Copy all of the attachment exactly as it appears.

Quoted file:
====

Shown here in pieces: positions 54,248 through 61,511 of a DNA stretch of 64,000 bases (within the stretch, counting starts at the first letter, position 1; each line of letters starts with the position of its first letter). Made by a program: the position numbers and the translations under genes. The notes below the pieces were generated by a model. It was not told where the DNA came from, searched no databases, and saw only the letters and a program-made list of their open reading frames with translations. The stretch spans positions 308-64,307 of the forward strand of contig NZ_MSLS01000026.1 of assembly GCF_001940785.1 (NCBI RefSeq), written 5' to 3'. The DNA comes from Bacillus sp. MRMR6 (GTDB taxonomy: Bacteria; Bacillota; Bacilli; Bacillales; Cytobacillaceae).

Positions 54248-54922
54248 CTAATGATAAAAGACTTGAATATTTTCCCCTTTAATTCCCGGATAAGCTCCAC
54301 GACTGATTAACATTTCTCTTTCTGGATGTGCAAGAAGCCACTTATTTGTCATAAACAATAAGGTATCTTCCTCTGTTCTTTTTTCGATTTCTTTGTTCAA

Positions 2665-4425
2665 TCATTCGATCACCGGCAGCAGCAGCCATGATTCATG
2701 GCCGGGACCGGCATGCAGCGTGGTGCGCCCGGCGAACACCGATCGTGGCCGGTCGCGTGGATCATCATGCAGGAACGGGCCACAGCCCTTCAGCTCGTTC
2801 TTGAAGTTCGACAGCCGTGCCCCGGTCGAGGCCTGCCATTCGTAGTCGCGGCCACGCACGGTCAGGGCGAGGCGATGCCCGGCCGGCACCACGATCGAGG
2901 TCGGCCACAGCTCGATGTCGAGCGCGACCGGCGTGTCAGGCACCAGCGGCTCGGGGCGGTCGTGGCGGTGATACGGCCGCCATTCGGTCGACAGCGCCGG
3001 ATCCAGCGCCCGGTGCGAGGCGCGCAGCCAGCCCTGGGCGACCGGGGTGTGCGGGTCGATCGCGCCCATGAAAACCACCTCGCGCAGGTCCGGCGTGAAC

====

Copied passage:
Shown here in pieces: positions 54,248 through 61,511 of a DNA stretch of 64,000 bases (within the stretch, counting starts at the first letter, position 1; each line of letters starts with the position of its first letter). Made by a program: the position numbers and the translations under genes. The notes below the pieces were generated by a model. It was not told where the DNA came from, searched no databases, and saw only the letters and a program-made list of their open reading frames with translations. The stretch spans positions 308-64,307 of the forward strand of contig NZ_MSLS01000026.1 of assembly GCF_001940785.1 (NCBI RefSeq), written 5' to 3'. The DNA comes from Bacillus sp. MRMR6 (GTDB taxonomy: Bacteria; Bacillota; Bacilli; Bacillales; Cytobacillaceae).

Positions 54248-54922
54248 CTAATGATAAAAGACTTGAATATTTTCCCCTTTAATTCCCGGATAAGCTCCAC
54301 GACTGATTAACATTTCTCTTTCTGGATGTGCAAGAAGCCACTTATTTGTCATAAACAATAAGGTATCTTCCTCTGTTCTTTTTTCGATTTCTTTGTTCAA

Positions 2665-4425
2665 TCATTCGATCACCGGCAGCAGCAGCCATGATTCATG
2701 GCCGGGACCGGCATGCAGCGTGGTGCGCCCGGCGAACACCGATCGTGGCCGGTCGCGTGGATCATCATGCAGGAACGGGCCACAGCCCTTCAGCTCGTTC
2801 TTGAAGTTCGACAGCCGTGCCCCGGTCGAGGCCTGCCATTCGTAGTCGCGGCCACGCACGGTCAGGGCGAGGCGATGCCCGGCCGGCACCACGATCGAGG
2901 TCGGCCACAGCTCGATGTCGAGCGCGACCGGCGTGTCAGGCACCAGCGGCTCGGGGCGGTCGTGGCGGTGATACGGCCGCCATTCGGTCGACAGCGCCGG
3001 ATCCAGCGCCCGGTGCGAGGCGCGCAGCCAGCCCTGGGCGACCGGGGTGTGCGGGTCGATCGCGCCCATGAAAACCACCTCGCGCAGGTCCGGCGTGAAC